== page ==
Update from 10:46 a.m. EDT

Looking at the recent rebound in banking stocks, it seems investors are feeling optimistic that the financial crisis is over.

OK, that's a bit of a stretch, but it's nice to see some optimism for a change -- even if it is a little premature.

JPMorgan Chase ( JPM)is the new darling, closing today with a gain of $2.50 at $22.90.

Bank of America ( BAC) closed almost $1 higher at $5.91. Wells Fargo ( WFC) ended the day at $13.82, up $1.94.

Even the much-bemoaned Citigroup ( C) added 11 cents to close at $1.65.

It's a trader's game, though. At some point, the profit taking will begin and the banking rally may disappear as quickly as it came.

The crisis isn't over. Nothing of this magnitude, built over many years of complex, miscalculated gambles, is going to burst and rebuild in months.

Yet, suddenly in the last five days the banking sector is leading the S&P 500.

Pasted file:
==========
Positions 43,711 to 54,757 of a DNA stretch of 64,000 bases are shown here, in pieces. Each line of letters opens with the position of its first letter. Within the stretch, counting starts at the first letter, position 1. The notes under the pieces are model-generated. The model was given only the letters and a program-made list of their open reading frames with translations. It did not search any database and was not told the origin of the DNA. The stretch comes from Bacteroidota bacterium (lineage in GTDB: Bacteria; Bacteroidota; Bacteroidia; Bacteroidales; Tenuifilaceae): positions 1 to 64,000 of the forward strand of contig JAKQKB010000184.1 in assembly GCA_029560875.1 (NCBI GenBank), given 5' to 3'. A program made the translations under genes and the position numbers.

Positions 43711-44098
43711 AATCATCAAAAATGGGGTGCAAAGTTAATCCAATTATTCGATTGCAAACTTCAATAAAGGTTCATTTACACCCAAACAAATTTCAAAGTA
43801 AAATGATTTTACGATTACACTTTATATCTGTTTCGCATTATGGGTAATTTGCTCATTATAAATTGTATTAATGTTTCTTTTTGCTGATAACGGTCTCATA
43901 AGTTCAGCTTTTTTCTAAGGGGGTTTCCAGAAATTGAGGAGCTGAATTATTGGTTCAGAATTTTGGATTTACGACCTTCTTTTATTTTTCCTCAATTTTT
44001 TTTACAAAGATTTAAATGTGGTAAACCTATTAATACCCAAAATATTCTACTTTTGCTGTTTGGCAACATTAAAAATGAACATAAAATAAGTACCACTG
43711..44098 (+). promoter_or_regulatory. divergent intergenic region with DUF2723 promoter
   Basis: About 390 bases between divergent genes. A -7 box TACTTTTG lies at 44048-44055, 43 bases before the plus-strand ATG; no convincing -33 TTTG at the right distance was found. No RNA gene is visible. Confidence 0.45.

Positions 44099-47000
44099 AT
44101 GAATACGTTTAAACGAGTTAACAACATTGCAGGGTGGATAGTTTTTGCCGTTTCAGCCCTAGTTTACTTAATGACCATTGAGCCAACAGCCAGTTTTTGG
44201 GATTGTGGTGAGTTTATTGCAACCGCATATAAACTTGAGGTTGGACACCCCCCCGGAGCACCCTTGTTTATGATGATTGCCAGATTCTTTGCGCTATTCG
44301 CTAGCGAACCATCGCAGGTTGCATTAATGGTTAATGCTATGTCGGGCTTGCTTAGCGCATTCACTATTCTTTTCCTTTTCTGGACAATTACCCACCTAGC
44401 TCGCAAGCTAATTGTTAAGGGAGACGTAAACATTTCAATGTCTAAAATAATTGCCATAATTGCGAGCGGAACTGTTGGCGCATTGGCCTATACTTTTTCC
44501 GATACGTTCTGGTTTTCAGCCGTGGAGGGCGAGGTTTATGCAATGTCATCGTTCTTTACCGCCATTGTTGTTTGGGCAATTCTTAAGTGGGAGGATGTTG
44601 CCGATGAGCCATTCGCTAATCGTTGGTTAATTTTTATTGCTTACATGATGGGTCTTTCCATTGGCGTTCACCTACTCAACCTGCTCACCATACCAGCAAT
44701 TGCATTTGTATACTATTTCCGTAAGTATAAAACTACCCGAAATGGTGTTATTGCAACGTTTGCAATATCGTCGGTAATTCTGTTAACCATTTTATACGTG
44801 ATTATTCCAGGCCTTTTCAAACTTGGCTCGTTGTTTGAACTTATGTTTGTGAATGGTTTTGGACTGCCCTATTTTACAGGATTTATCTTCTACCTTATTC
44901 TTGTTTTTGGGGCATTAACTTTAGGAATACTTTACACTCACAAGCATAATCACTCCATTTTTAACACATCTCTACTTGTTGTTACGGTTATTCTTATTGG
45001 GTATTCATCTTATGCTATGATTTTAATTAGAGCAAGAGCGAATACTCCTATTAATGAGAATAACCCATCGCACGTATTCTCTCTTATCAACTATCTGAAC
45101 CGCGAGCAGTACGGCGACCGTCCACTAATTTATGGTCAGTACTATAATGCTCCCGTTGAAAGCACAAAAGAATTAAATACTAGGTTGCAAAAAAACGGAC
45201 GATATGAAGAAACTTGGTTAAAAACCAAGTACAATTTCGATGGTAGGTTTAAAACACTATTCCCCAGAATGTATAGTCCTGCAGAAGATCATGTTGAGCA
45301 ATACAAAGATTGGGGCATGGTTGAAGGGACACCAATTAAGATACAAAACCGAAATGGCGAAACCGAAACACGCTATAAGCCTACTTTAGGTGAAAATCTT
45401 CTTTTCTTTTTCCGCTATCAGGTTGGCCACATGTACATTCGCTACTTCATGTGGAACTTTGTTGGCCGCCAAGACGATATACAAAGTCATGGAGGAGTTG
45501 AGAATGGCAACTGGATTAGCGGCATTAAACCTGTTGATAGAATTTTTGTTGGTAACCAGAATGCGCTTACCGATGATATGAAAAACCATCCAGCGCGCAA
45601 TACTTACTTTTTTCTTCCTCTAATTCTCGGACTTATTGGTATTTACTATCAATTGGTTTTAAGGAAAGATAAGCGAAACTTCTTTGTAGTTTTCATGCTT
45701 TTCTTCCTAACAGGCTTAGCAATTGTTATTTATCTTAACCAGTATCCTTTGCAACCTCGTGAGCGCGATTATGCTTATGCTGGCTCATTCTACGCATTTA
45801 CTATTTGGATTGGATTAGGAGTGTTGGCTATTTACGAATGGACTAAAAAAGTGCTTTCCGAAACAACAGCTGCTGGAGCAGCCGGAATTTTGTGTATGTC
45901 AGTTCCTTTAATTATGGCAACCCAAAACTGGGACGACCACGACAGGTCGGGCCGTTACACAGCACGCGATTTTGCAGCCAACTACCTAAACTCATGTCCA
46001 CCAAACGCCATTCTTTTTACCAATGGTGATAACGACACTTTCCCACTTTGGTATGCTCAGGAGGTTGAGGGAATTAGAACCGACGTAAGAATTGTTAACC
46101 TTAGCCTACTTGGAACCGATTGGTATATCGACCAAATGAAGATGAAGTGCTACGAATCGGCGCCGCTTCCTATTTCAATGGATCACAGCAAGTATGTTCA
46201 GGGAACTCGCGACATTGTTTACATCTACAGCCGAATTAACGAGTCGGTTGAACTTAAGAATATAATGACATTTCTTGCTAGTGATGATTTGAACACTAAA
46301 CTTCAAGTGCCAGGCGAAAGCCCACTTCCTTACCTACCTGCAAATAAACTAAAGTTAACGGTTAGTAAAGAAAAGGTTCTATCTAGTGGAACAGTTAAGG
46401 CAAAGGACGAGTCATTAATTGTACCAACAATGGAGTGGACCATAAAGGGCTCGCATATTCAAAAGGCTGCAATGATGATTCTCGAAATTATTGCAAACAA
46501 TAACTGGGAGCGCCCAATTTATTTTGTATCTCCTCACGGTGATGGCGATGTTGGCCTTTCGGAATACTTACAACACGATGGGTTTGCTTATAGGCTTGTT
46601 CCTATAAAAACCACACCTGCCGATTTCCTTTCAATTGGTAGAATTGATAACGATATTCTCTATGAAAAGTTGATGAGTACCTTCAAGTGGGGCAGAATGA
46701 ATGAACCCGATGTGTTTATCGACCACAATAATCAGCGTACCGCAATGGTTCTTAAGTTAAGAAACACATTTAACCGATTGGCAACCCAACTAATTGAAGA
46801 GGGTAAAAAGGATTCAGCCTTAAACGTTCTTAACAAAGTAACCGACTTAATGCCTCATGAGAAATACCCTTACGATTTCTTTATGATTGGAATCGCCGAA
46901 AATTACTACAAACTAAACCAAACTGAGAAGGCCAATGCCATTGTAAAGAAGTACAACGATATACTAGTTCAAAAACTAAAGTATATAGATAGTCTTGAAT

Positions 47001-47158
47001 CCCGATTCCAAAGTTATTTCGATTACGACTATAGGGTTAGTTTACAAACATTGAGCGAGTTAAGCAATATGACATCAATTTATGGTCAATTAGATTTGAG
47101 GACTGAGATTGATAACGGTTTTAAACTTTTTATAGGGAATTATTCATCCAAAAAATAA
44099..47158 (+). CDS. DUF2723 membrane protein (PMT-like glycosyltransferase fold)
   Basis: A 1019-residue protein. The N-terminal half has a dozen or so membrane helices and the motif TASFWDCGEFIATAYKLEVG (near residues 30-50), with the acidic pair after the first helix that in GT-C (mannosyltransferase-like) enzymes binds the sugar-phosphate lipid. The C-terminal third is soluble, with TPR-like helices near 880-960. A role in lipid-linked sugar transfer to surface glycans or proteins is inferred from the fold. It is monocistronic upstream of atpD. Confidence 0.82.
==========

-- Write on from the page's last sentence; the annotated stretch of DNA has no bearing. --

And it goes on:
No matter how desperately I want to believe that we've turned a corner, I just can't bring myself to trust the market -- or the banks for that matter.

There are good banks out there still, and some of them deserve the gains they are seeing in the market.

But let's not kid ourselves. It's too soon to celebrate.
Hall is the editor of TheStreet.com. Previously, he served as deputy editor and chief innovation officer at The Orange County Register and as a news manager at Bloomberg News in Frankfurt, Amsterdam and Washington, D.C. As a reporter, he covered business and financial markets, worked in both print and television in the U.S. and Europe, and conducted in-depth investigative coverage at The Journal-Gazette in Fort Wayne, Ind. His work also has been published in a variety of newspapers including The Wall Street Journal, The New York Times and International Herald Tribune. Hall received a bachelor�s degree in journalism and political science from The Ohio State University and has taken graduate management science courses at Boston University.